One year later, he completed MIU’s comprehensive graduate program for professional and personal development and landed a position as a JavaScript software developer at Leepfrog Technologies in Coralville, Iowa.

Haile Tesfu, M.S.D., worked as a civil engineer in Eritrea before he came to the United States and joined MIU’s software development program. Now he is working as a code analyst for Infosys in Seattle, Washington. “We are using Angular Development at Infosys, and it was easier for me because I had already learned everything about it at MIU,” he said.

Tesfu and Hassan are just two of the program’s first-year graduates who have accepted jobs at leading companies—including Google, Citibank, USAA, Hays Companies, Boeing, and others—with an average starting pay of $95,000 (ranging from $75,000 to $130,000). Within a few months of completing the program, 60 percent of the students have accepted offers—and they are thrilled they are finding jobs so quickly.

First-year graduates have accepted jobs at leading companies—including Google, Citibank, USAA, Hays Companies, Boeing, and others—with an average starting pay of $95,000 (ranging from $75,000 to $130,000).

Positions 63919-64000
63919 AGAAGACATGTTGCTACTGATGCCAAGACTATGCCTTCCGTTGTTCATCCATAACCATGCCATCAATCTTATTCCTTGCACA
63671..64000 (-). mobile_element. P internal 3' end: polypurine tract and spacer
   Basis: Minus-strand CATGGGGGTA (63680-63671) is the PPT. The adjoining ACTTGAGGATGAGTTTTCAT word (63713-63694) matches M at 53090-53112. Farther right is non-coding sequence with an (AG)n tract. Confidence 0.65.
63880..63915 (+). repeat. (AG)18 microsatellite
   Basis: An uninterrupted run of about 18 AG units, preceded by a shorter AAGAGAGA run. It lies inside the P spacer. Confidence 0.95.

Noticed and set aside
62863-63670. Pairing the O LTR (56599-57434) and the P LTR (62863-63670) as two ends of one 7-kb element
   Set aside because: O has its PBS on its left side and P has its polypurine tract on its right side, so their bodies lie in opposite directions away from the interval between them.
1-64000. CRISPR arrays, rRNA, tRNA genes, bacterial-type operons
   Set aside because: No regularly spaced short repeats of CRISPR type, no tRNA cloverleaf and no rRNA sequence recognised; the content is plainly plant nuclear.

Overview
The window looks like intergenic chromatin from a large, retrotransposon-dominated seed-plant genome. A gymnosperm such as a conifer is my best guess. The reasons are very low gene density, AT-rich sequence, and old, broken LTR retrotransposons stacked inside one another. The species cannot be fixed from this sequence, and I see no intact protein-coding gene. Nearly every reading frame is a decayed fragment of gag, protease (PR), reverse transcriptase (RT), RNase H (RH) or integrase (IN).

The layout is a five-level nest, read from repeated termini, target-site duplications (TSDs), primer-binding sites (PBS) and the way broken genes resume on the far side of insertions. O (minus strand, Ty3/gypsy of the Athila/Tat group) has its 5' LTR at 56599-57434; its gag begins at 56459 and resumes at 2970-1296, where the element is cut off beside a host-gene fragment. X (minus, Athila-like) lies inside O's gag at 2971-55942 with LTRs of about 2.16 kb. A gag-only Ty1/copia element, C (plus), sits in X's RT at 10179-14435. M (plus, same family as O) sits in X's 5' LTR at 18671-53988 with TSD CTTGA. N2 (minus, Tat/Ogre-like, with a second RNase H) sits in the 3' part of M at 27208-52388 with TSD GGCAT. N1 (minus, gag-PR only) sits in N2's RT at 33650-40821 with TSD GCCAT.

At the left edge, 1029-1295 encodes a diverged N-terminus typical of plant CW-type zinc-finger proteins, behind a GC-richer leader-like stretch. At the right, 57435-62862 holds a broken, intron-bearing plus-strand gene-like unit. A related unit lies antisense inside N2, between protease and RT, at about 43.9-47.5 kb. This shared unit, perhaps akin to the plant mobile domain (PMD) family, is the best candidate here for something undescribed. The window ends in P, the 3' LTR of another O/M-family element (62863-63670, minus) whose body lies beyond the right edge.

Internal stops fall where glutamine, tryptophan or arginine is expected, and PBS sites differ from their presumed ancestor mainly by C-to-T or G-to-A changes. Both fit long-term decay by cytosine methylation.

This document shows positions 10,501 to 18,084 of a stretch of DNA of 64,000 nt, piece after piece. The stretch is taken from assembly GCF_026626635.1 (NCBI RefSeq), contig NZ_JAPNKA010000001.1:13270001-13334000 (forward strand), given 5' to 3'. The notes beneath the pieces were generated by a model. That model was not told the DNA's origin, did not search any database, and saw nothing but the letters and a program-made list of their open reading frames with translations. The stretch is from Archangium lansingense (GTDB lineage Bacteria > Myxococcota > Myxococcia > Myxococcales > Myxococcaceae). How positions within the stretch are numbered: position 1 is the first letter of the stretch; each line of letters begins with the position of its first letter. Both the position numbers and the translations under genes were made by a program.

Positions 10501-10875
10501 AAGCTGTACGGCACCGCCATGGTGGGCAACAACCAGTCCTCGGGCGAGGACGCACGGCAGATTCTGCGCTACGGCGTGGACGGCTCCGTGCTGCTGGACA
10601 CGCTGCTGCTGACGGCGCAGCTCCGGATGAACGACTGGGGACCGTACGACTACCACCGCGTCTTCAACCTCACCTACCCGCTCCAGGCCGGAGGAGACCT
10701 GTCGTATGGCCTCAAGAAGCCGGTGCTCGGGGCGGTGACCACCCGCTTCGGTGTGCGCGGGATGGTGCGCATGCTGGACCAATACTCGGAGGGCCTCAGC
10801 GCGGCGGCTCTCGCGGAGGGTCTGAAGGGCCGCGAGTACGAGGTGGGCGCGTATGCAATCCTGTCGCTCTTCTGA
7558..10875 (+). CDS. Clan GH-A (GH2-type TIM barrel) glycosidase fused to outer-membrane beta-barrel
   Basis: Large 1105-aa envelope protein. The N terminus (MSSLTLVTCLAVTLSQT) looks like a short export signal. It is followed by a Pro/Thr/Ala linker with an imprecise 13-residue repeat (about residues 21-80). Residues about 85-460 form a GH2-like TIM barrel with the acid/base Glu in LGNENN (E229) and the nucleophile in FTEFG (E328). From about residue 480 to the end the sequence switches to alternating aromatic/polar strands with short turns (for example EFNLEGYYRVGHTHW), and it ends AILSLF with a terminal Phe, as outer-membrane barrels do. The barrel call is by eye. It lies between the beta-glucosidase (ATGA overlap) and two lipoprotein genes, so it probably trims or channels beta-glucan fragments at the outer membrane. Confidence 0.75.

2. The Latest in Software Training from Industry-Experienced Faculty

Ashim Ghimire, M.S.D., Seattle, Washington

Ashim Ghimire, M.S.D., Seattle, Washington

“It’s the faculty who make it work,” said Ashim Ghimire, M.S.D., who is originally from Nepal and earned his undergraduate economics degree at South Dakota University. “We are all from different backgrounds—and no one has been in Computer Science before—but in a span of 10 months, we are confident we can do the job, and that shows a lot.”

As a result, “I discovered that I love JavaScript,” Ghimire said. “You don’t learn it and know it and that’s it; you have to continue using it and learning new things.” He’ll be doing so in Seattle, where he returned to be with his family after completing the master’s program.